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WA What to Do About Harassment Through Social Media?

Discussion in 'Other/General Law Forum' started by Micko, 15 July 2016.

  1. Micko

    Micko Member

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    Our small rural town has been subject to harassment and bullying for a long time by two Facebook sites - pretty much the whole community knows who the author is - and it is the same person that authors both sites.

    We have all reported the posts but they still go on.

    These posts call for the public not to shop locally, accuse the shop keepers of over pricing, ridicule the registered community organisation, misrepresent the interests of the community and are generally contrary to the majority interests of the community. We have a catalogue of the posts but what do we do about it?
     
  2. Rod

    Rod Well-Known Member

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    It may be possible to sue the person for defamation or injurious falsehood. There are limits on who can sue so you'll probably need to see a lawyer to discuss the problem.
     
  3. @thelawbundle

    @thelawbundle Well-Known Member

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    Micko,

    Like Rod says, there is a difference between whether a person is being defamed and whether injurious falsehood is being committed against a business. Where a company is "for-profit" and has more than 10 employees then they may struggle to sue for defamation (for example). See this article for further info.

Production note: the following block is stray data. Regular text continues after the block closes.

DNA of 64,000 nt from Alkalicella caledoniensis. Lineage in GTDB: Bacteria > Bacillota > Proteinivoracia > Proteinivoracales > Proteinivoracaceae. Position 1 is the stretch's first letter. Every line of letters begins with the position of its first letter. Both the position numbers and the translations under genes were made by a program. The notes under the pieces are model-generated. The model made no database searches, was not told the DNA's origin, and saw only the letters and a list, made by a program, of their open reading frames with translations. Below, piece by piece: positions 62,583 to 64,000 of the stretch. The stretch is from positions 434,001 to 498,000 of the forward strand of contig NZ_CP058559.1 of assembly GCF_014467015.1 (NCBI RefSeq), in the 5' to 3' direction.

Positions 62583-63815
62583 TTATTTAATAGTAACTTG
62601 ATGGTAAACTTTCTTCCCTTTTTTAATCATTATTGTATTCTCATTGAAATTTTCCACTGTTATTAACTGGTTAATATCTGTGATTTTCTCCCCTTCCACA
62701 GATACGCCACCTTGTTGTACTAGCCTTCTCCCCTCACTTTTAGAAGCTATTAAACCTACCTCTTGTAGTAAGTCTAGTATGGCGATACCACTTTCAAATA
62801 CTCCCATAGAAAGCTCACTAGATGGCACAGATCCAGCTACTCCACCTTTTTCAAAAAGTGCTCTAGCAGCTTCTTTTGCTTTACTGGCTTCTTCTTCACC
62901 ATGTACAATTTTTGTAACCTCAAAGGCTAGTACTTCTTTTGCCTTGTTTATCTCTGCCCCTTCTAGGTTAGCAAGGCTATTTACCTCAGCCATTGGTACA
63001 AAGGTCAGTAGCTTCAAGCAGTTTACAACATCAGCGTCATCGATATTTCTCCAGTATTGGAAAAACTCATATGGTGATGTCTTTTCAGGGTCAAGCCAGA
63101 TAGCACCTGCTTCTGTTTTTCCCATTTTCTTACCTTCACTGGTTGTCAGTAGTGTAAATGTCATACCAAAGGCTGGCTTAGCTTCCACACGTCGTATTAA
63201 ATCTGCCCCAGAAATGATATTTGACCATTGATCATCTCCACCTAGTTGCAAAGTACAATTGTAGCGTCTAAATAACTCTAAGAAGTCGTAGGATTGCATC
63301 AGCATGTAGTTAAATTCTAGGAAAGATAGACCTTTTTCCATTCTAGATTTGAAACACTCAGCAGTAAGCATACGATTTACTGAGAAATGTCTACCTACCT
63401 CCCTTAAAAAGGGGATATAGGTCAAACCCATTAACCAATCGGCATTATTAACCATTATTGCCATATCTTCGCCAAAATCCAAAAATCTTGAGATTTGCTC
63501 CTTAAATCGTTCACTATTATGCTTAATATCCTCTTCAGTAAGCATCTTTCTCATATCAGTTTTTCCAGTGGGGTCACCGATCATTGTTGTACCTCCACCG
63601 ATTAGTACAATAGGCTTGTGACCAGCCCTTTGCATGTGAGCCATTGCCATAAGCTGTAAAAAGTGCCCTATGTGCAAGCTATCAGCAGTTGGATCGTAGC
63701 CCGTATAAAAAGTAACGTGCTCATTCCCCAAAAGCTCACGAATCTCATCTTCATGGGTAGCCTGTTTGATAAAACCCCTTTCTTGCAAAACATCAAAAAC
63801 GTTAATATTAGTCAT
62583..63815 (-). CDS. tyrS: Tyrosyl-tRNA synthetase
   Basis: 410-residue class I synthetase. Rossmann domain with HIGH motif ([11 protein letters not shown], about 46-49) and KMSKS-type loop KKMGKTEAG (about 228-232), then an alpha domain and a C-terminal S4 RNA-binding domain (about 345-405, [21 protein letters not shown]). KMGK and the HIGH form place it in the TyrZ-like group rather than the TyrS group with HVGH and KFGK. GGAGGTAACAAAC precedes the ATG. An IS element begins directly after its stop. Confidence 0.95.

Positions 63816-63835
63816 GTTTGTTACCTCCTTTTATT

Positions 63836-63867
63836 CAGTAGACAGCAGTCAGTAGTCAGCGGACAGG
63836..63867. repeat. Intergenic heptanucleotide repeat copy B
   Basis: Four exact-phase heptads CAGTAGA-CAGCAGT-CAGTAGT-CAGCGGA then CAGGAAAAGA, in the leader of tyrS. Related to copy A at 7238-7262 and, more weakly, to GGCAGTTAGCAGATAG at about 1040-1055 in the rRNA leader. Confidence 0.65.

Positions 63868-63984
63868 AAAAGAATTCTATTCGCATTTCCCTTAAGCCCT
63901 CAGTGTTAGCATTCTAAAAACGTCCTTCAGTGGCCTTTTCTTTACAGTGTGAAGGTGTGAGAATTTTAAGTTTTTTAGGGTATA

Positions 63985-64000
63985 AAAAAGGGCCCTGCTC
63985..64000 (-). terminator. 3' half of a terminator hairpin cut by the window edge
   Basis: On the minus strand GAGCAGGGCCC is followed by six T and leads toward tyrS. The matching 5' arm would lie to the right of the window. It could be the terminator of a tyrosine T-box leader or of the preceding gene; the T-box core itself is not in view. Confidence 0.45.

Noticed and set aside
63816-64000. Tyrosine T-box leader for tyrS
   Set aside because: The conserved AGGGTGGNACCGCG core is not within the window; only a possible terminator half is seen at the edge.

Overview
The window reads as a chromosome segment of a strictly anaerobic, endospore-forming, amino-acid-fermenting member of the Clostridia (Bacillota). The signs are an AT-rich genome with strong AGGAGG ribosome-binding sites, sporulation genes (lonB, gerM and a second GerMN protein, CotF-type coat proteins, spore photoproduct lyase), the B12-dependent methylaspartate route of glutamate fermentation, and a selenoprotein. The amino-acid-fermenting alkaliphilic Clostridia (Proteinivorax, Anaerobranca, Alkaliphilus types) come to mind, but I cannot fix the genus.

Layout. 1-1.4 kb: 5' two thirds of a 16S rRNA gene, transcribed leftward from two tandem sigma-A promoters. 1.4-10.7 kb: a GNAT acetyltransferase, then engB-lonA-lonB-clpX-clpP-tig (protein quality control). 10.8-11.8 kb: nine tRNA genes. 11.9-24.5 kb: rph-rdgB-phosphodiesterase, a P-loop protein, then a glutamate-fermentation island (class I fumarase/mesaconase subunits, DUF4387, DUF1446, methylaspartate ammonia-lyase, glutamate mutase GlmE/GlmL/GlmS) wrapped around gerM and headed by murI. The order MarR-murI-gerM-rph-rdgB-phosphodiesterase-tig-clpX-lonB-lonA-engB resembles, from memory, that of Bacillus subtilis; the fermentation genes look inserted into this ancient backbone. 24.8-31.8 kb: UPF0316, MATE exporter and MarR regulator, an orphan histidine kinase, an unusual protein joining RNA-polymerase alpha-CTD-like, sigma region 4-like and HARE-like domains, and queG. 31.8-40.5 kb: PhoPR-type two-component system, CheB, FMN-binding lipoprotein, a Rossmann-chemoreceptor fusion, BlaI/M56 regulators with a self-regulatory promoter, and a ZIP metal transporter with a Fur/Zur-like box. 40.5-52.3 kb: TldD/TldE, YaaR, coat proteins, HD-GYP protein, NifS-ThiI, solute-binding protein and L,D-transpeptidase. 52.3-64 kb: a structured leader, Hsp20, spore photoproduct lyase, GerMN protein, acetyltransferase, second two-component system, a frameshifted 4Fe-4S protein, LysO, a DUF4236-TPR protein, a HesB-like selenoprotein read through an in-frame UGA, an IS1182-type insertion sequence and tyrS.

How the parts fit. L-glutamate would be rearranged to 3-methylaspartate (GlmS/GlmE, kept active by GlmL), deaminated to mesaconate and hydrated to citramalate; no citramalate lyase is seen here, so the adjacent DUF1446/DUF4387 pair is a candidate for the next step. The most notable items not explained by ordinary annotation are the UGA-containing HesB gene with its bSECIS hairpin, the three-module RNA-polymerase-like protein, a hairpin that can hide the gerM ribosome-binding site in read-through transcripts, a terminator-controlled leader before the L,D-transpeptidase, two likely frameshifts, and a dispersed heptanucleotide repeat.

It also gives you a good idea of what you could do in this circumstance (sending a concerns notice, wait for an offer to make amends etc.).

    On the expectation that your concerns notice will "fall on deaf ears" you will need to start thinking about whether Court action is possible.

    I imagine that this isn't something that you want to spend a lot of money on. In which case, your local Community Legal Centre (see here) may be able to help you prepare the necessary Court documents. Don't be afraid to be forward and ask your community legal centre to recommend your case for a referral to their pro-bono network of lawyers and barristers - if your case has merit, they may well do so.

    Best of luck.
     
  4. Micko

    Micko Member

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    Thanks gents for your posts.
     
  5. Kim Walters

    Kim Walters Well-Known Member

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    You may also consider engaging a lawyer to write a "Cease and Desist" or what is referred to as a "Concerns Notice" to the offender putting the person on notice of your rights with reference to or samples of the defamatory threads, the date they were made and where they were published. This letter would set out your legal rights, the remedies you have available to you and the "next steps" or amends that the offender needs to take to avoid legal proceedings. This is potentially a quick and cost effective way to stop the offending conduct.
     

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